Monitoring of ticks and tick-borne pathogens through a nationwide research station network in Finland

Jani J. Sormunen, Tommi Andersson, Jouni Aspi, Jaana Bäck, Tony Cederberg, Noora Haavisto, Hanna Halonen, Jari Hänninen, Jasmin Inkinen, Niko Kulha, Maija Laaksonen, John Loehr, Satu Mäkelä, Katja Mäkinen, Joanna Norkko, Riku Paavola, Pauliina Pajala, Tuukka Petäjä, Anna Puisto, Ella SippolaMartin Snickars, Janne Sundell, Niko Tanski, Antti Uotila, Ella-Maria Vesilahti, Eero J. Vesterinen, Silja Vuorenmaa, Hannu Ylönen, Jari Ylönen, Tero Klemola

Research output: Contribution to journalArticleScientificpeer-review

3 Citations (Scopus)

Abstract

In 2015 a long-term, nationwide tick and tick-borne pathogen (TBP) monitoring project was started by the Finnish Tick Project and the Finnish Research Station network (RESTAT), with the goal of producing temporally and geographically extensive data regarding exophilic ticks in Finland. In the current study, we present results from the first four years of this collaboration.

Ticks were collected by cloth dragging from 11 research stations across Finland in May–September 2015–2018 (2012–2018 in Seili). Collected ticks were screened for twelve different pathogens by qPCR: Borrelia afzelii, Borrelia garinii, Borrelia valaisiana, Borrelia burgdorferi sensu stricto, Borrelia miyamotoi, Babesia spp., Anaplasma phagocytophilum, Rickettsia spp., Candidatus Neoehrlichia mikurensis, Francisella tularensis, Bartonella spp. and tick-borne encephalitis virus (TBEV).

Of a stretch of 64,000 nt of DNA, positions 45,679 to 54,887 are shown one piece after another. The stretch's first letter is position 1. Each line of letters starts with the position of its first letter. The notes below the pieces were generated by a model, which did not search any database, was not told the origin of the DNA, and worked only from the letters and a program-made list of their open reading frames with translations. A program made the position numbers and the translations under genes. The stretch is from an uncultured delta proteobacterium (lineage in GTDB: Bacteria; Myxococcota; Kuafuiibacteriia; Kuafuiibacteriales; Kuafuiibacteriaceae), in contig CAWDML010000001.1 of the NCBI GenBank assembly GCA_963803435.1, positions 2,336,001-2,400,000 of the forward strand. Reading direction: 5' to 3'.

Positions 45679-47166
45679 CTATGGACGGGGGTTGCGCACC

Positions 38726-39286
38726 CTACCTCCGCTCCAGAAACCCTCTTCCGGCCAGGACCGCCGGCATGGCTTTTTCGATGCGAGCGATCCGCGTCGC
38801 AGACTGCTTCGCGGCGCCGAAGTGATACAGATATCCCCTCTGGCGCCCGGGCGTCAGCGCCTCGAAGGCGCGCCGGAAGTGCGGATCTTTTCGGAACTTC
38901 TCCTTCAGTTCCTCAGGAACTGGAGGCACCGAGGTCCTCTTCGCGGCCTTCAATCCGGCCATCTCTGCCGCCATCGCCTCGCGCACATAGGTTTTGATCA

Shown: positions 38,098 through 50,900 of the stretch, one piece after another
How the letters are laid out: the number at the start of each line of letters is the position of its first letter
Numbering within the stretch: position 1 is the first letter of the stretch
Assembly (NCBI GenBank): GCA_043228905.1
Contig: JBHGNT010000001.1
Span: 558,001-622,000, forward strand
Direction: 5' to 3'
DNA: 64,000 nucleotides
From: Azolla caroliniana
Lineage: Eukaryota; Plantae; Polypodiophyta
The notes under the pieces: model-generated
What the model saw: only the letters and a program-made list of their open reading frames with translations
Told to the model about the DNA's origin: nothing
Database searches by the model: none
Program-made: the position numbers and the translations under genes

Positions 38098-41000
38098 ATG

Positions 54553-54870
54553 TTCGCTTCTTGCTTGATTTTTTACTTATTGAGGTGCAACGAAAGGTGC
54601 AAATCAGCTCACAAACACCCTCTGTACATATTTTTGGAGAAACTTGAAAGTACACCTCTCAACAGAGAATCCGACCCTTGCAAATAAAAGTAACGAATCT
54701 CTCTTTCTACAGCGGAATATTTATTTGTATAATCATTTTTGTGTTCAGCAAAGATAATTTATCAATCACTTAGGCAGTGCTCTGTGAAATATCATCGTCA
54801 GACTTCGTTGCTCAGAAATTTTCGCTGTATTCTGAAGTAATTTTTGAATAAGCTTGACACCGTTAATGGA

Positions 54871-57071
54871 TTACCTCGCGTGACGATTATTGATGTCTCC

Altogether 15 067 Ixodes ricinus and 46 Ixodes persulcatus were collected during 68 km of dragging. Field collections revealed different seasonal activity patterns for the two species. The activity of I. persulcatus adults (only one nymph detected) was unimodal, with activity only in May–July, whereas Ixodes ricinus was active from May to September, with activity peaks in September (nymphs) or July–August (adults). Overall, tick densities were higher during the latter years of the study. Borrelia burgdorferi sensu lato were the most common pathogens detected, with 48.9 ± 8.4% (95% Cl) of adults and 25.3 ± 4.4% of nymphs carrying the bacteria. No samples positive for F. tularensis, Bartonella or TBEV were detected.

This collaboration project involving the extensive Finnish Research Station network has ensured enduring and spatially extensive, long-term tick data collection to the foreseeable future.
Original languageEnglish
Article number101449
JournalTicks and Tick-borne Diseases
Volume11
Issue number5
DOIs
Publication statusPublished - 2020
MoE publication typeA1 Journal article-refereed

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